# CodeGolf: Find the Unique Paths

Here's a pretty simple idea, in this pastebin I've posted some pair of numbers. These represent Nodes of a directed graph. The input to `stdin` will be of the form, (they'll be numbers, i'll be using an example here)

``````c d
q r
a b
b c
d e
p q
``````

so `x y` means `x` is connected to `y` (not viceversa)

There are 2 paths in that example. `a->b->c->d->e` and `p->q->r`.

You need to print all the unique paths from that graph The output should be of the format

``````a->b->c->d->e
p->q->r
``````

Notes

1. You can assume the numbers are chosen such that one path doesn't intersect the other (one node belongs to one path)
2. The pairs are in random order.
3. They are more than 1 paths, they can be of different lengths.
4. All numbers are less than 1000.

If you need more details, please leave a comment. I'll amend as required.

Shameless-Plug

For those who enjoy Codegolf, please Commit at Area51 for its very own site:) (for those who don't enjoy it, please support it as well, so we'll stay out of your way...)

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Questions can't be marked community wiki directly anymore. You can flag it to moderators and ask for it to be make cw. –  Oded Dec 27 '10 at 9:16
Great golf. Unfortunately, I’m busy so I can’t participate. So here’s a hint: this is an all-pairs shortest path problem which can be solved in four lines of pseudocode (using the very elegant algorithm of Floyd and Warshall). Matrix multiplication could also be used but this doesn’t preserve the path, it just saves whether there is one. –  Konrad Rudolph Dec 27 '10 at 16:23
Since when are CodeGolf questions not allowed on stackoverflow? –  cschol Dec 27 '10 at 16:52
Do you have a solution for us to check against? –  Austin Hyde Dec 29 '10 at 1:19
FYI this was migrated back from programmers. Apologies for the confusion: Code Golf belongs on SO, until such time as the Area 51 Code Golf proposal gets traction, and we've clarified all the public statements on this. –  Jeff Atwood Dec 29 '10 at 2:41
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## migrated from programmers.stackexchange.comDec 29 '10 at 2:27

This question came from our site for professional programmers interested in conceptual questions about software development.

## Ruby — 132 125 87

``````h=Hash[a=[*\$<].map(&:split)]
1000.times{a.map!{|i|i+[h[i[-1]]]-[nil]}}
puts a.sort_by{|i|-i.size}.uniq(&:last).map{|i|i*'->'}
``````

Took Nas Banov's idea of `h.keys-h.values`:

``````h=Hash[[*\$<].map &:split]
puts (h.keys-h.values).map{|i|s=i
s+='->'+i=h[i]while h[i];s}
``````
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You should annotate the code a little bit. It's practically impossible to follow. –  davidk01 Dec 28 '10 at 22:48
@davidk01, it's rather simple task and solution. I really don't know, what to annotate here ) –  Nakilon Dec 29 '10 at 9:05
@Nakilon: Can you explain `*\$<`, please? It seems to grab the STDIN contents and split it by new lines, but I can't work out how it does it? –  Ashley Williams Dec 29 '10 at 10:18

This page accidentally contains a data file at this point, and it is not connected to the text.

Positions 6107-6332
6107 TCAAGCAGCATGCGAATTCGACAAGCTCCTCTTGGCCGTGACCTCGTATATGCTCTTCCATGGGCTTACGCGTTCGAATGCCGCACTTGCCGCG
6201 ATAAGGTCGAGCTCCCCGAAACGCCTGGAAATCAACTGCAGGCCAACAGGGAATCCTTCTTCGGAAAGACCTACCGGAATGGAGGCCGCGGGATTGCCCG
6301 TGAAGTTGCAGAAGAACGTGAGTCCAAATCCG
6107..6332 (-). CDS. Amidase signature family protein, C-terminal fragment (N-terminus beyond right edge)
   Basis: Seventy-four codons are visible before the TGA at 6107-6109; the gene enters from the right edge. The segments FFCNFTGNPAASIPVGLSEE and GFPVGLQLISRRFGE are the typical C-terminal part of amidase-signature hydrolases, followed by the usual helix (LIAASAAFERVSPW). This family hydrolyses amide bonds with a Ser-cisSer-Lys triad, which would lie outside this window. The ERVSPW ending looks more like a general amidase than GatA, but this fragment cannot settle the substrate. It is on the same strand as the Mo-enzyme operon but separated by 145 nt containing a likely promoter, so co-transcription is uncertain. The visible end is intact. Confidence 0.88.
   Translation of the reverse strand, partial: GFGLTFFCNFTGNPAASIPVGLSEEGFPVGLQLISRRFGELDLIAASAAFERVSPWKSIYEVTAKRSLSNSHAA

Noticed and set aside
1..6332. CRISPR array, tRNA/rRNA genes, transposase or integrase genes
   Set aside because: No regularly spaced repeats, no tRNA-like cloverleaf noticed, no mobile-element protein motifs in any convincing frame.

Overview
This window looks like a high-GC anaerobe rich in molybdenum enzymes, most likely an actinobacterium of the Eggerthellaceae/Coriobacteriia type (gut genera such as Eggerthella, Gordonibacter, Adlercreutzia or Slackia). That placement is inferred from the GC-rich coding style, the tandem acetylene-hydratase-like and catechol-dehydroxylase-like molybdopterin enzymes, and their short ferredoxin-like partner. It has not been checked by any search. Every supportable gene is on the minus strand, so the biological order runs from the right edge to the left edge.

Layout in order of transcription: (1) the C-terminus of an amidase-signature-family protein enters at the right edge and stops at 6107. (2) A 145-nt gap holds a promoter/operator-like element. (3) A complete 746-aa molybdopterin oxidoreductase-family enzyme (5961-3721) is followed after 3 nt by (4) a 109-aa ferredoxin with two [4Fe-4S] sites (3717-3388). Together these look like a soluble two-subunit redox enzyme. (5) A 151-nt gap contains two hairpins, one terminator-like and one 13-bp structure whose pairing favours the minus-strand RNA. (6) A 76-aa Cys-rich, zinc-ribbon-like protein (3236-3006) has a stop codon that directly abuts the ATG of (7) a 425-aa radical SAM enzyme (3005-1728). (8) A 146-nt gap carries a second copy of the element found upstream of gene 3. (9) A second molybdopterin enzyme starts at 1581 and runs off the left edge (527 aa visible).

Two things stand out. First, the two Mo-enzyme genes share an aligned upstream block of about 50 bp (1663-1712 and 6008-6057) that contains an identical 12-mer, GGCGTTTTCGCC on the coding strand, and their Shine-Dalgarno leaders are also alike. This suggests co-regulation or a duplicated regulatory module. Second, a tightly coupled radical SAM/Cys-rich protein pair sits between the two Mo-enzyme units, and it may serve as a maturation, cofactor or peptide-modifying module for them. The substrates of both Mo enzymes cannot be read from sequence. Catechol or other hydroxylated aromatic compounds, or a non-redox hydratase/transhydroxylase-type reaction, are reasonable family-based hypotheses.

@Ashley Williams, thanks for uncompressing my code, because I'm too lazy to do it ) I can't explain with details, how does `[*\$<]` work. `\$<` by default is STDIN, and I've found it once on SO in some question about golf tricks. BTW, what anonymous guy and why gave minus to my answer? ) –  Nakilon Dec 29 '10 at 16:50
@Nakilon: No problem, sorry for hijacking your submission! :P And I figured out how `[*\$<]` works, see above. It's pretty cool really, albeit a little cryptic, but absolutely perfect for code-golf! ;) –  Ashley Williams Dec 29 '10 at 18:52
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## C89 - 212 204 characters

``````#define M 1001
int t[M],r[M],a,b;main(){while(scanf("%d%d",&a,&b)>0)t[a+1]=r[a+1]=b+1;
for(a=1;a<M;a++)r[t[a]]=0;for(a=1;a<M;a++)if(r[a]){printf("%d",a-1);
for(b=t[a];b;b=t[b])printf("->%d",b-1);puts("");}}
``````

Unnecessary newlines are not counted.

Command:

``````\$ wget -O - http://pastebin.com/download.php?i=R2PDGb2w | ./unique-paths
``````

Output:

``````477->4->470->350->401->195->258->942->263->90->716->514->110->859->976->104->119->592->968->833->731->489->364->847->727
784->955->381->231->76->644->380->861->522->775->565->773->188->531->219->755->247->92->723->726->606
821->238->745->504->99->368->412->142->921->468->315->193->674->793->673->405->185->257->21->212->783->481->269
``````

Pretty version:

``````#include <stdio.h>

int main(void)
{
/* Note: {0} initializes all items to zero. */
int target[1001] = {0}; /* If a → b, then target[a+1] == b+1. */
int root[1001]   = {0}; /* If a is a root, then root[a+1] != 0. */
int a, b, i, next;

/* Read input numbers, setting the target of each node.
Also, mark each source node as a root. */
while (scanf("%d %d", &a, &b) == 2)
target[a+1] = root[a+1] = b+1;

/* Mark each node that is pointed to as not a root. */
for (i = 1; i <= 1000; i++)
root[target[i]] = 0;

/* For each root node, print its chain. */
for (i = 1; i <= 1000; i++) {
if (root[i] != 0) {
printf("%d", i-1);
for (next = target[i]; next != 0; next = target[next])
printf("->%d", next-1);
printf("\n");
}
}

return 0;
}
``````
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@Joey, The Numbers are less than `1000`, never equal to it. So replace `1001` by `1e3`. Saves 1 byte. :) –  st0le Dec 28 '10 at 7:14
@Joey, I'm not sure about `C89`, but if you made those arrays global, wont they be initialized to zero by default. –  st0le Dec 28 '10 at 7:16
@st0le: I'm using 0 as a "null" position, and I increment numbers on input so they will be 1 <= n <= 1000 rather than 0 <= n <= 999. You didn't specify a lower bound, so I assumed it was 0. If it were 1, the solution could be shorter. In any case, I don't have much competition, it seems :-) –  Joey Adams Dec 28 '10 at 7:25
@Joey, I'd give it some time...I'll try posting a solution of my own this weekend. –  st0le Dec 28 '10 at 7:27
add comment

Although not the answer, the following Linux script draws a graph of the input file:

``````cat FILE | (echo "digraph G {"; awk '{print "\t" \$1 "-> " \$2;}'; echo "}") \
| dot -Tpng > out.png && eog out.png
``````

You'll need Graphviz installed for the `dot` command, and `eog` is GNOME's image viewer.

Run on the input file, the graph looks like this:

Rotated 90° and scaled down (see original)

As you can see, the input graph is just a collection of singly-linked lists with no shared nodes and no cycles.

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It would be nice for you to upload the full size image somewhere and link to it from here. –  Yi Jiang Dec 30 '10 at 9:51